As far as typical Eric things that happen in Honduras, it's not tooo bad here. I still spill my food at the same rate i always had and give thanks that my mama has an awesome method of stain remover here. And as far as losing things, I've lost my beach towel and my umbrella :( they fell out of my backpack on a trip to en amapala. And I'm still always last of the group to everywhere....classic always last Hollis

Lesson: It's not good to always be last...especially when you're trying to catch a bus

Tuesday, September 11, 2012


Just noticed that I have pageviews from Russia, Germany, and Peru???I was surprised with the amount of pageviews from Russia too I think there's like 20?...verrrrry interesting. If you wanna tell me who you are that'd be pretty sweet cause I'm curious.
I'm continuing to be amazed on my Honduras semester. It's VERY rare for me to actually want to sit down, learn, and be engaged in class without my mind wandering. Every day I'm getting more and more excited because this is what I have a passion for and I'm blessed with the opportunity to learn more and more every day. At least in this point in my life, I feel as if this is what God is really calling me to do.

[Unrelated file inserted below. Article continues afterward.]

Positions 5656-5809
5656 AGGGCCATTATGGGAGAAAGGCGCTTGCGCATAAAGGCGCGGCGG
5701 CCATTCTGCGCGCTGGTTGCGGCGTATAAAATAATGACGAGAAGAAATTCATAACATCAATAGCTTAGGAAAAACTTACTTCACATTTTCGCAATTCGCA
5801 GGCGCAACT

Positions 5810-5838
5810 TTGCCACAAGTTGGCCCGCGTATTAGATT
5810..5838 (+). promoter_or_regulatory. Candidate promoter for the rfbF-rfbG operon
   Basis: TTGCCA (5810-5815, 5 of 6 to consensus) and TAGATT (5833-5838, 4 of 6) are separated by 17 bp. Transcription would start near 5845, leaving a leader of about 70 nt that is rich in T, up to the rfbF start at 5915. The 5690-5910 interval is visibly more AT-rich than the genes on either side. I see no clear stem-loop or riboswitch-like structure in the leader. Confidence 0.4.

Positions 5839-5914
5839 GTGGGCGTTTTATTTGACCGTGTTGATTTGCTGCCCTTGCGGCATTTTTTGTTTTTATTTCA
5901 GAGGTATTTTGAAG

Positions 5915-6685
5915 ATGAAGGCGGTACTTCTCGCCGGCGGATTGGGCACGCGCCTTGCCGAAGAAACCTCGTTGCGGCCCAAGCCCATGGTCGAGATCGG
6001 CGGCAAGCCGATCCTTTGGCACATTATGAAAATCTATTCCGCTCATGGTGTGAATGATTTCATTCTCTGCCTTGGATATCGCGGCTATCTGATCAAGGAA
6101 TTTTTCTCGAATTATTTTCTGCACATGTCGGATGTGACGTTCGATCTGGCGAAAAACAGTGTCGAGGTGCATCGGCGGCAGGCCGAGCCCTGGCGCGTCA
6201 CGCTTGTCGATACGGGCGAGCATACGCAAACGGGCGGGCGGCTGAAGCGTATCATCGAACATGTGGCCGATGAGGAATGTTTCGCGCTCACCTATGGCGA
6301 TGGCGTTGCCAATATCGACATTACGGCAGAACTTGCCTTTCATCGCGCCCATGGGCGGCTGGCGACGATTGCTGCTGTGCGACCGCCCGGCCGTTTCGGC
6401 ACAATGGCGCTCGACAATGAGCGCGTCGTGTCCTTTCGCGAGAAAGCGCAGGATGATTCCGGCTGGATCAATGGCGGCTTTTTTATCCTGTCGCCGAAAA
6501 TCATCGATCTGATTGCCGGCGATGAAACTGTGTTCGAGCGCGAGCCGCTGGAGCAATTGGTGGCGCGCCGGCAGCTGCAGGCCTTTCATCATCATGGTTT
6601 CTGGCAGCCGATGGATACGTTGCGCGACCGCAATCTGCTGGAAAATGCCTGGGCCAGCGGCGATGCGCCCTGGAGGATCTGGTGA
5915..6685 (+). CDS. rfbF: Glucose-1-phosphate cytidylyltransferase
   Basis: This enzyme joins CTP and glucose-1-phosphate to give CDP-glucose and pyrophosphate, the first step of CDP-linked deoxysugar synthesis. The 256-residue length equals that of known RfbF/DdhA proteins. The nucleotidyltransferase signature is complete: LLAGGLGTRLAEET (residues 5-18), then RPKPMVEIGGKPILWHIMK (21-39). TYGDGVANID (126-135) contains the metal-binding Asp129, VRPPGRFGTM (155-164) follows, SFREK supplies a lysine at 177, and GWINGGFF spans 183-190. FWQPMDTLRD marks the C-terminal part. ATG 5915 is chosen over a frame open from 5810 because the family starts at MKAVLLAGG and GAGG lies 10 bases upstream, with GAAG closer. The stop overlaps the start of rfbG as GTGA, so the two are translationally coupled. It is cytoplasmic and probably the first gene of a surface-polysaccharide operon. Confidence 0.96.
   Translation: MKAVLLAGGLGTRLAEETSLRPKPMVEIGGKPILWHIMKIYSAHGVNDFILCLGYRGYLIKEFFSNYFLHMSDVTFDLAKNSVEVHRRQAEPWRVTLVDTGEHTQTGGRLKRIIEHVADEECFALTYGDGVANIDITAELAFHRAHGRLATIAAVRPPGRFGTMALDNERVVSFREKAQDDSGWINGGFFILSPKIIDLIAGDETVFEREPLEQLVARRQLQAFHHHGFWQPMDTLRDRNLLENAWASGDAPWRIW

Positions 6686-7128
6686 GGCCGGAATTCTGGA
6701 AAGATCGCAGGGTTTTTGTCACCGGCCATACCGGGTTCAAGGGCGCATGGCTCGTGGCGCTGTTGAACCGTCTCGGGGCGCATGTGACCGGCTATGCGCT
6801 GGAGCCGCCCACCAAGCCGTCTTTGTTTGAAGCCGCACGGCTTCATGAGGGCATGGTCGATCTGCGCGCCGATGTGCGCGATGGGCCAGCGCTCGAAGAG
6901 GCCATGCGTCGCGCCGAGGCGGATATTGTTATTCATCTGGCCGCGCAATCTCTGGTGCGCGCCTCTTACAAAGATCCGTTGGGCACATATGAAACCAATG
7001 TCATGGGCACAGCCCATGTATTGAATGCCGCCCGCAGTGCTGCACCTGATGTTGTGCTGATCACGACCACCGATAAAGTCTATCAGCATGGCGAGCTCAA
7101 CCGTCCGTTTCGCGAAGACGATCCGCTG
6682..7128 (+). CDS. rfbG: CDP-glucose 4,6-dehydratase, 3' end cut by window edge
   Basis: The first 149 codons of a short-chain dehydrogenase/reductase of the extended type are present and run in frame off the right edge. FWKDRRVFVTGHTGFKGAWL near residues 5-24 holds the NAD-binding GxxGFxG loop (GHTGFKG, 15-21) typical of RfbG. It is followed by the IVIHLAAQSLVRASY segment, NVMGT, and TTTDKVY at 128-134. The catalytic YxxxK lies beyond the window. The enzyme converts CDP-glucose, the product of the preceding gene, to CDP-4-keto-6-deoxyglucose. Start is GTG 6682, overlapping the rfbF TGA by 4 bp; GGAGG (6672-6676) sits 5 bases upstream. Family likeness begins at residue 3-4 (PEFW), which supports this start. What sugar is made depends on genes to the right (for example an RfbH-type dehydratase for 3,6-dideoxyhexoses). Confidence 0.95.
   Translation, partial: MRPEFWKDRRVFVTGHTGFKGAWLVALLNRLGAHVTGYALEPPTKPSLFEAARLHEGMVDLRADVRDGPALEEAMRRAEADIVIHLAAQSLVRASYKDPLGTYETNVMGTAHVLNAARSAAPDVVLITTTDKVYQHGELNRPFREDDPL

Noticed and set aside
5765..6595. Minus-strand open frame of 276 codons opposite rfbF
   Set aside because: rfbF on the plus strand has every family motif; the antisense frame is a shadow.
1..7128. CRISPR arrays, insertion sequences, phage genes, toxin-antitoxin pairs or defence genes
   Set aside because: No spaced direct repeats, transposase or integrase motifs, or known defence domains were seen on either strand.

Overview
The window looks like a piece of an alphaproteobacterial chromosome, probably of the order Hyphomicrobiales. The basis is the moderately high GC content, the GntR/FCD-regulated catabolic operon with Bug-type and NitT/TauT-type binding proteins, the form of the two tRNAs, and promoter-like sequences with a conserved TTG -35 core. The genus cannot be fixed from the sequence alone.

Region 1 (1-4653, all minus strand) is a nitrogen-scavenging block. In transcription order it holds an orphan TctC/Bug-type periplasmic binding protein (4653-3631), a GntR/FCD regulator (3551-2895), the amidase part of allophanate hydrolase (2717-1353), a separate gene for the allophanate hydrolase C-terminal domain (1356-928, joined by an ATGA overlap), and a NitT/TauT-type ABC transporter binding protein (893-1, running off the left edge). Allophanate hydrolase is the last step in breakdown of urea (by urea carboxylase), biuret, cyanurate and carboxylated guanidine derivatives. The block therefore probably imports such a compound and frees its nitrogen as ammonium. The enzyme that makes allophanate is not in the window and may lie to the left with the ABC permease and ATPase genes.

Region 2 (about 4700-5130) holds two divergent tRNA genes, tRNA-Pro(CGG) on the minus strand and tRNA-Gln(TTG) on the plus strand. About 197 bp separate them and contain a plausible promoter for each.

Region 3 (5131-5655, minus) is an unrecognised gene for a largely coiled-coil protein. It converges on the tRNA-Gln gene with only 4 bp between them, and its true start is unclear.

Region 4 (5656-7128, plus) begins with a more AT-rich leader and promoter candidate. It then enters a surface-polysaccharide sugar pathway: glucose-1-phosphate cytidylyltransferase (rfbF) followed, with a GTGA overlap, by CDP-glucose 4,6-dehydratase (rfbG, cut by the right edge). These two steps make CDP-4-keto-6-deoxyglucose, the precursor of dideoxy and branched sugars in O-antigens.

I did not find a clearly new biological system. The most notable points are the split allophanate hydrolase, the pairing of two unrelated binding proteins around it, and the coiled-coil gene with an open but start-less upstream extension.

These past couple weeks have been crazy and very hands on in regards to our classes. A typical day would look like spanish class for about an hour in tegucigalpa, followed by three hour international development class, then a visit to various health clinics, a school, hospital, congress, and the US embassy as well. All very interesting,revealing, and hands on which is what I love. But VERY busy. Let's just say I'm blessed to have alot of coffee growing in my backyard. I've averaged about 1-2 cups per day now, and am drinking it straight black...makes me feel pretty sophisticated actually. But as you can tell,we not only learn in depth about all these institutions and how the government plays a part in them, but the day we study them in class we go to the institutions, and have the experts/ workers of the institutions teach us more about Honduras's policies and how they're structured. During and after these lectures, we then start to compare what we learn in class to what the workers/experts tell us of the places we've visited. It's interesting to also see the biases that the workers will sometimes portray. For instance, at the US Embassy, sometimes you could sense that based on some of the students' questions the ambassador was kind of tip toeing around certain questions.